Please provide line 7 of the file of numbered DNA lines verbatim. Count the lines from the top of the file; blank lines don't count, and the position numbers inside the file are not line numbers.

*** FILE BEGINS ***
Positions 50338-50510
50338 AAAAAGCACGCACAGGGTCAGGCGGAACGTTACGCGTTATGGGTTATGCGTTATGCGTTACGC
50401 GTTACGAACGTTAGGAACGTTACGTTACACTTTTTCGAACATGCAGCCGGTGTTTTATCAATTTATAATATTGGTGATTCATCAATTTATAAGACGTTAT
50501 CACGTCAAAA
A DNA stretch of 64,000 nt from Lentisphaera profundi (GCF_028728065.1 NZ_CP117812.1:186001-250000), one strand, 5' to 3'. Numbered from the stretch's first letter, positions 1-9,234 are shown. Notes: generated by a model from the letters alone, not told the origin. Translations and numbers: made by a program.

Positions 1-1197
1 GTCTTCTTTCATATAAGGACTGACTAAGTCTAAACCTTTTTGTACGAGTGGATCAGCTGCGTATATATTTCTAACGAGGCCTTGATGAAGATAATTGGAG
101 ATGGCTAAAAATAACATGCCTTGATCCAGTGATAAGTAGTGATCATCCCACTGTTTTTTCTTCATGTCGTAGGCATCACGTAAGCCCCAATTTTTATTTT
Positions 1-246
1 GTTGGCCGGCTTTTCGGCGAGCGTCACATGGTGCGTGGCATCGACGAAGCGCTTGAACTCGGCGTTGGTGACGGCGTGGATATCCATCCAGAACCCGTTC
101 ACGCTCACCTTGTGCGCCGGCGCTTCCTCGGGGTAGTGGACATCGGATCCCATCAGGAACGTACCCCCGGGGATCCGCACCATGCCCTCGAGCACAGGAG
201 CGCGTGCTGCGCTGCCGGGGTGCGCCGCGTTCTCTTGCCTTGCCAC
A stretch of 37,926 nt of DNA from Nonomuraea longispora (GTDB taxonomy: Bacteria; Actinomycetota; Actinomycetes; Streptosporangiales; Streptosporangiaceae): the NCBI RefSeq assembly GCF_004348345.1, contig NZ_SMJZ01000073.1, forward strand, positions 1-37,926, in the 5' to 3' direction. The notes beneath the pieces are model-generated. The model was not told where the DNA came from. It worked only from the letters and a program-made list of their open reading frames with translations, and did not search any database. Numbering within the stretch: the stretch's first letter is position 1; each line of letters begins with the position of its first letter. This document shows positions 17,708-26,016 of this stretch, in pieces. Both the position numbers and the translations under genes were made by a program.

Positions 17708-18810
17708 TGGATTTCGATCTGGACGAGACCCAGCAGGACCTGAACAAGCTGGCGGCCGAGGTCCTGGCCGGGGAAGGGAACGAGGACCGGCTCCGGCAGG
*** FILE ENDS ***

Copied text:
1 GTCTTCTTTCATATAAGGACTGACTAAGTCTAAACCTTTTTGTACGAGTGGATCAGCTGCGTATATATTTCTAACGAGGCCTTGATGAAGATAATTGGAG